Boris Alexandrovich Bakhmeteff


Boris Alexandrovich Bakhmeteff (1880-1951) was an engineer and a scientist, who, as fate would have it, became a diplomat. He was born in Tiflis (Russia) and graduated from the St. Petersburg School of Civil Engineering and Transportation.

His ties with the United States took root with his post-graduate studies: he spent almost a year studying hydraulics in the U.S. After returning to Russia, he taught theoretical mechanics, as well as general and advanced hydraulics at a number of universities and institutes.

In 1915-1916, Boris Bakhmeteff served as a Chief Plenipotentiary of the Central War Industrial Committee to the U.S. After the February Revolution, he became a deputy minister of industry and trade of the Provisional Government. In April 1917, he was appointed as head of the Extraordinary Russian Commission to the U.S. and Russian Ambassador representing the Provisional Government. Bakhmeteff arrived in the United States in June of 1917, and, as it turned out later, remained for the rest of his life.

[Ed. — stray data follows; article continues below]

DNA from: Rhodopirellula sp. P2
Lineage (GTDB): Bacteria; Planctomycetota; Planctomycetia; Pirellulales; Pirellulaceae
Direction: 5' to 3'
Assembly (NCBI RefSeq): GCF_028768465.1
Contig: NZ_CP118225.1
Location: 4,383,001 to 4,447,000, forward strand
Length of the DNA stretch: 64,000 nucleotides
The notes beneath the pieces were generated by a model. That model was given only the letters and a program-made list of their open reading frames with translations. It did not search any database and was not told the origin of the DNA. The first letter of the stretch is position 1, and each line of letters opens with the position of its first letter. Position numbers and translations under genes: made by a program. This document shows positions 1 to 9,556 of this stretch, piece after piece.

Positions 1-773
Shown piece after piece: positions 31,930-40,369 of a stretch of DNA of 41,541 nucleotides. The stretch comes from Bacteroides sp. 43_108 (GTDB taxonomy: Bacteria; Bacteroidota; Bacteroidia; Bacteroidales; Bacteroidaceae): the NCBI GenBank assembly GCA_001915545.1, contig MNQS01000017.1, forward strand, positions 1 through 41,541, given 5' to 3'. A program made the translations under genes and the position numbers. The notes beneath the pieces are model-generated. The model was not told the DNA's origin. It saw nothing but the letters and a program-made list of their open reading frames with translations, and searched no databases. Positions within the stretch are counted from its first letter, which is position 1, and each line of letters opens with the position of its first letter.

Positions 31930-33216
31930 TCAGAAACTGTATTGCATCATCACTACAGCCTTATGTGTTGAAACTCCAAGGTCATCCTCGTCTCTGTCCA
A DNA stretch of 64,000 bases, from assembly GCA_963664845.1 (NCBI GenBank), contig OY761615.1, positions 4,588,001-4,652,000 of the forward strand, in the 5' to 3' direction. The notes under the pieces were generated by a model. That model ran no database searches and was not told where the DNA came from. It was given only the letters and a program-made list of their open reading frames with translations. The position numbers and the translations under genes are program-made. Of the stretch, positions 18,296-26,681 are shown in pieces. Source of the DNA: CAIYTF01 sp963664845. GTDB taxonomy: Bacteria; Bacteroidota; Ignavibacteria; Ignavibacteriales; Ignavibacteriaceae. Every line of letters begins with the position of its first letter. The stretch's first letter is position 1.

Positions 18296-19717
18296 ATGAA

In 1922 he had to abandon his diplomatic position. Soon after, he established the Lion's Match Factory, channeling much of his income through the Humanities Fund into supporting Russian émigré educational and charitable endeavors.

Bakhmeteff became a professor at Columbia University and published a number of scientific works on hydraulics and hydraulic engineering in English. He was one of the founders of the "mechanics of fluid" theory in the United States. In 1934 he claimed American citizenship and subsequently became active in the Republican Party. In 1945, Bakhmeteff was elected chairman of the Engineering Foundation, which grew largely by his efforts. It supported research projects in the related fields.

Boris Bakhmeteff was among those, who helped to establish the Archive of Russian History and Culture at Columbia University. Shortly after Bakhmeteff's death, the archive was included within the budget of the Columbia University Libraries and received a substantial portion of its operating costs from the Humanities Fund. In 1975, after the remainder of the Humanities Fund had been transferred to Columbia University, the archive was named in honor of Bakhmeteff.